Tuesday, May 17, 2011
Floundering & Prophecies
Disclaimer: This blog is a chronological story that outlines some of my past struggles and triumphs over the years with building a successful restaurant. If this is your first visit to my blog I suggest starting with the oldest post for a better understanding and more enjoyable read .
Confused, overwhelmed, exhausted, fat, tired, in debt and just plain looking like shit… I didn’t know where to turn. I had done everything my chef asked me to do. I brought the right people in for training, I worked very hard to make this place successful and yet I continued to struggle. For the first time I had no real sense of direction.
At this point the restaurant was opened 6 days a week and my only day off was Monday. My wife’s verve and ability to stay true to the course hadn’t wavered. Her faith in me was immeasurable and she was always there for support. We had three children who had sacrificed so much and I was about to ask for more….Sunday brunch. Eggs, bacon and pastries…how could we go wrong with that.
I can safely say that I had not one fan of this decision – not family, not staff. After lots of convincing it was time to open up for our first brunch. We had a simple menu that was a combination buffet and sit down ordering. You could order appetizers and entrees while enjoying a buffet table of pastries, fruit salads, and breads.
I was there at 7:30 a.m. excited and ready to go. The staff was instructed to arrive at 8:30 a.m. and brunch was set to start at 10. I spent an hour or so creating a beautiful buffet table with multi level displays and fresh cut flowers. As the rest of the staff slowly arrived, most were late and partially hung over, but functional -- everyone except the chef. When he finally arrived he looked pretty banged up and not ready to cook at all. The biggest indication was when I found him fast asleep on the dirty kitchen floor. I nervously laughed and woke him up. Looking back I find it hard to be believed that I was that submissive with this chef. I had balls of steel and never did I take someone’s shit. But when it came to chef, my lack of restaurant knowledge created real insecurity. I later found out he and some of the servers were out partying pretty hard ‘til 3 a.m. He showed up at one of the server’s houses at 7 a.m. still drunk. He hadn’t slept and asked her to make sure she kept me away from him.
But, the show must go on and with the helf of my other “inmates” – it did. The first table was seated and I noticed it was a well known, local French chef. He had somewhat of a celebrity status in the Philadelphia area and was considered one of my competing restaurants. I informed his server to make sure special attention was given and service was spot on. It was important to me that a good impression was made. My ego could really use a boost and a well known restaurateur and chef giving the nod of approval was just what the doctor ordered. As I stood at the table saying hello, my hung-over server grabbed his bottle Dom Perignon champagne and proceeded to open it. As she “popped” the cork the champagne started spewing everywhere. She stood stupefied, like Hermione just hit her with a spell in a Harry Potter movie. The now clearly annoyed French chef quickly reacted. Grabbing his glass and holding it under the now fountain of champagne in order to save any he could. Over a quarter of the bottle had spilled to the floor before the champagne geyser stopped. It was the ultimate in embarrassing moments. As I stood there red in the face I tried to make light of the situation with a nervous laugh as I helped clean up. The chef gave a smirking “it’s ok” smile (which was clearly a “ leave me the hell alone” smile). I felt the pit of my stomach rise to the back of my throat and with my tail between my legs I headed to the kitchen. As if spilling his champagne wasn’t bad enough, we were now going to serve him food that the inmates prepared --since my chef was basically propped up in a corner of the kitchen and useless. At the end of the meal he was somewhat polite. He never said anything bad, but was clearly not impressed, at all. I am sure it made him feel quite elated to go into his competitor’s restaurant, have his champagne dumped on the floor in front of the owner and then be served sub-par food. I sat thinking to myself, “Could life really get any worse than this?”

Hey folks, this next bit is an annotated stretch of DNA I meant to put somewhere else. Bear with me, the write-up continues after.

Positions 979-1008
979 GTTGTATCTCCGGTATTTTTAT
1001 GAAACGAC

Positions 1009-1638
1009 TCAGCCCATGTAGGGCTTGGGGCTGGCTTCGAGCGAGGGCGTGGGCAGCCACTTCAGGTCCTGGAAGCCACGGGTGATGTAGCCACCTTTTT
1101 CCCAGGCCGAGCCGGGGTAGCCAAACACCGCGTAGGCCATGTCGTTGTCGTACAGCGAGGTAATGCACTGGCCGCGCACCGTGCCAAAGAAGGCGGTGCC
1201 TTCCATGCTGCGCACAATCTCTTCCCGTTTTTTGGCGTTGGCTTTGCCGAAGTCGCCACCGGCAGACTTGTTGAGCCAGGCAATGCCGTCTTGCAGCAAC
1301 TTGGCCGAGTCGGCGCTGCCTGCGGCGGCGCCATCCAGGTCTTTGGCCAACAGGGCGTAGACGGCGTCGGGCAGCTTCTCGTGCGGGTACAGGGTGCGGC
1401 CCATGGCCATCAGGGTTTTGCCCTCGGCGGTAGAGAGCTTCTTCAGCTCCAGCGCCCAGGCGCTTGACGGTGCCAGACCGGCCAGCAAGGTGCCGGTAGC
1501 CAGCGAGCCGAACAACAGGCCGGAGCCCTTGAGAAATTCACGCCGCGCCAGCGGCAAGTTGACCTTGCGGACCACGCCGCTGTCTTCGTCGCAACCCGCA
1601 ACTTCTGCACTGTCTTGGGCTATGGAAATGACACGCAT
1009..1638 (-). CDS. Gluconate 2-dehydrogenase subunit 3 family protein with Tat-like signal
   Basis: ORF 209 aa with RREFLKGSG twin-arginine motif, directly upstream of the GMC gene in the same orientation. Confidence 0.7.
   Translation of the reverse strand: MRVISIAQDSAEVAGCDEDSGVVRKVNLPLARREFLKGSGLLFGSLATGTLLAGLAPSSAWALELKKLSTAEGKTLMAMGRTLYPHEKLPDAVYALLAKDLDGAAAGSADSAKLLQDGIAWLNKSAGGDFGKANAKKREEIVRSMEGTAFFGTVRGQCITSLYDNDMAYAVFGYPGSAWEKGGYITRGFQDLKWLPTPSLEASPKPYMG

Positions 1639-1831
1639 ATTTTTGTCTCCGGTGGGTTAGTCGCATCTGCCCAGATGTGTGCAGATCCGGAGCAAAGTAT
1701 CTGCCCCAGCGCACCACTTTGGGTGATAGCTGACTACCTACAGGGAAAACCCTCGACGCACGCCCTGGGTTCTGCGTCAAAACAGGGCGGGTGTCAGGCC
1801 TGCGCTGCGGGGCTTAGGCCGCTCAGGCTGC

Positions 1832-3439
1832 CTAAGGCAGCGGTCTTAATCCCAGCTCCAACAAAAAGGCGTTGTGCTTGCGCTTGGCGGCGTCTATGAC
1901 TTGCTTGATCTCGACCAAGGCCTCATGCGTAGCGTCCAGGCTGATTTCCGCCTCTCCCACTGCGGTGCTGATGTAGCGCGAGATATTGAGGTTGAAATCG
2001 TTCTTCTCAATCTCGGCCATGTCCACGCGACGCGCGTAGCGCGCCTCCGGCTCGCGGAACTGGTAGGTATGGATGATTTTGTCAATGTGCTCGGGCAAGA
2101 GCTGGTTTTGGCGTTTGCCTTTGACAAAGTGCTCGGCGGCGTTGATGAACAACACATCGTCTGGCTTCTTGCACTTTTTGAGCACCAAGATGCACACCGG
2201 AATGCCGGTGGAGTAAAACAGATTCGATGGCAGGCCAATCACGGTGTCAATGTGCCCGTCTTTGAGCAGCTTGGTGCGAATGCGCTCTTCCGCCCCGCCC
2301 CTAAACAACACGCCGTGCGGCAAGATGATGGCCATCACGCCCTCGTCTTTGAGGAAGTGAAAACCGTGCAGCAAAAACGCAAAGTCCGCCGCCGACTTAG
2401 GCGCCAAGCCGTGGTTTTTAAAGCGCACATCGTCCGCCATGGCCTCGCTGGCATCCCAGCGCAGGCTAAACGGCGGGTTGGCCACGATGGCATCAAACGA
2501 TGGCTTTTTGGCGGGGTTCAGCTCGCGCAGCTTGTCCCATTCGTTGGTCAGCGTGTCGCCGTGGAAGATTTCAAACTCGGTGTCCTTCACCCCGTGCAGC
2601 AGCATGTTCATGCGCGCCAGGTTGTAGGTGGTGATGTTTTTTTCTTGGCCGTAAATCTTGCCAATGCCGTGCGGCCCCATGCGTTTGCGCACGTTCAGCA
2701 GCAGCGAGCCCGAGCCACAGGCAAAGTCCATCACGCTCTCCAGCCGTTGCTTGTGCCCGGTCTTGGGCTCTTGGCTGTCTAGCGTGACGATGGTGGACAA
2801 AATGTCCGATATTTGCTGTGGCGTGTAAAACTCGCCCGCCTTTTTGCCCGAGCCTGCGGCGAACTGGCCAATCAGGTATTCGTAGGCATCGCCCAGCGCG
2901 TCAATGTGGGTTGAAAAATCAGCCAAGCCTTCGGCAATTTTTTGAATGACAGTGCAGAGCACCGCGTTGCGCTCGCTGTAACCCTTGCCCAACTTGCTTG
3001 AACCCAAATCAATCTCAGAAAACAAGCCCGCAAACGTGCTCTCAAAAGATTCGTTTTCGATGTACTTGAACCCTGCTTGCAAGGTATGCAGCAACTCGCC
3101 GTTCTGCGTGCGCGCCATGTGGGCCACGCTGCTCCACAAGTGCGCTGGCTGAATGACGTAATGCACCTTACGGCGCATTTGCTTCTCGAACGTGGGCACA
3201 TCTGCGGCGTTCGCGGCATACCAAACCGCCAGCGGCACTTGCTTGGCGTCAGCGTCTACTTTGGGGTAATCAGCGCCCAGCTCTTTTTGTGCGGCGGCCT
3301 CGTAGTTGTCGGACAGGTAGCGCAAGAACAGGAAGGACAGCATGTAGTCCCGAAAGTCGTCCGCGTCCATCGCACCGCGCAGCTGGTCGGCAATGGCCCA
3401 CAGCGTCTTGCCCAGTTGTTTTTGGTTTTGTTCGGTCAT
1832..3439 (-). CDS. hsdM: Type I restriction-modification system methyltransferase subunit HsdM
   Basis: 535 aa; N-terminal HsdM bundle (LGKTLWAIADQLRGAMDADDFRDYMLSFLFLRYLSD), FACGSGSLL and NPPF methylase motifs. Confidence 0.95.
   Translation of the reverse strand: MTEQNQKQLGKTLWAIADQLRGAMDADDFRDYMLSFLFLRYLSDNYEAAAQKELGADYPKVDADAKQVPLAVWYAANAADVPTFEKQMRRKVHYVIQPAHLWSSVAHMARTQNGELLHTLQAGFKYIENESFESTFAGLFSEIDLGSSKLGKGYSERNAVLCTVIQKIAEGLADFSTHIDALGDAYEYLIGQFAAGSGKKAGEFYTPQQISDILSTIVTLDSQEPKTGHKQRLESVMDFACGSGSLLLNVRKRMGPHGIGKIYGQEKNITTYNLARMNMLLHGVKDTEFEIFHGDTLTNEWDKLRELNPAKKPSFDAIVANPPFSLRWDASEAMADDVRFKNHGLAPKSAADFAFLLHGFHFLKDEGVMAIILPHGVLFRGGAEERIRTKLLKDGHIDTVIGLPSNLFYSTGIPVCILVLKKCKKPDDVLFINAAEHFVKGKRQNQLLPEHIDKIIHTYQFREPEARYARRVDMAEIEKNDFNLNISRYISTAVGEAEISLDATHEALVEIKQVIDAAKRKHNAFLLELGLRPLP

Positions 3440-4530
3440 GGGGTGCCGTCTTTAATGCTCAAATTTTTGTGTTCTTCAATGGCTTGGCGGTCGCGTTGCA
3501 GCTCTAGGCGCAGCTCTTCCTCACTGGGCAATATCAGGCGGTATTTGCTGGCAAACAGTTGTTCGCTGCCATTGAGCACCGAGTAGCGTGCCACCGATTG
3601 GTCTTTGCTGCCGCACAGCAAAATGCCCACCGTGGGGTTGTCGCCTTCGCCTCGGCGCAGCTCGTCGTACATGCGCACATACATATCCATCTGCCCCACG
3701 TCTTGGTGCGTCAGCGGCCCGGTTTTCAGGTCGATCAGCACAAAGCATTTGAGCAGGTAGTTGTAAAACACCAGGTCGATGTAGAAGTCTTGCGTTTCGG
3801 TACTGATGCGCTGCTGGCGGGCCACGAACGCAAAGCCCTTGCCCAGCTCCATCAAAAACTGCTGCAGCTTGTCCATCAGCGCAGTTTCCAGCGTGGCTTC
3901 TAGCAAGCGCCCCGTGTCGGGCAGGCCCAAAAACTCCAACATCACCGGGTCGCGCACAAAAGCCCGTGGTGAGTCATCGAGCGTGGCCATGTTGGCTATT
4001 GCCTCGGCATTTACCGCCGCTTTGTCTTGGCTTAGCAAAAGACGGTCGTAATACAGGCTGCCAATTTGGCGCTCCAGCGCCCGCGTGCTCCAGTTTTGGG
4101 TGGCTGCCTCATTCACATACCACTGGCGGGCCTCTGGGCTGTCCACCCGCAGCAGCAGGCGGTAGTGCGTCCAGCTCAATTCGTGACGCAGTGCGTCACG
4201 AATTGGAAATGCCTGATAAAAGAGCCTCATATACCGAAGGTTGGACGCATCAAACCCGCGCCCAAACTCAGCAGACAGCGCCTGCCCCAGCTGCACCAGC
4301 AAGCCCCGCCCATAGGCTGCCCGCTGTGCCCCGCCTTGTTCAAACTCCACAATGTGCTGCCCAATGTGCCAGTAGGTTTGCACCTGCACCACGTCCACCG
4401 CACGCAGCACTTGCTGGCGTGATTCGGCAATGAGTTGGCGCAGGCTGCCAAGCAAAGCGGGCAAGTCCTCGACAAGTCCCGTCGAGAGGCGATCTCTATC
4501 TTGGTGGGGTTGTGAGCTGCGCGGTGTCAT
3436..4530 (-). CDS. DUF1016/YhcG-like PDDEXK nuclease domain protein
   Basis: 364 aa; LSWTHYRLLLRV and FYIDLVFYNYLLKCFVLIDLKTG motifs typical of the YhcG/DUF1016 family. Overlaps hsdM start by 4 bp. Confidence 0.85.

Brunch wasn’t the answer. If I had a bigger budget for advertising (any budget really) and the ability to sustain food and labor losses for a few months it could have been successful. Unfortunately I was not in that position and my already profusely bleeding restaurant took another hit. Another small vein was now bleeding weekly. Suffering from costly additional payroll and wasted product.
And then, another prophecy: My chef gave his 2 weeks notice and my wife gave me 37 weeks notice – she was pregnant.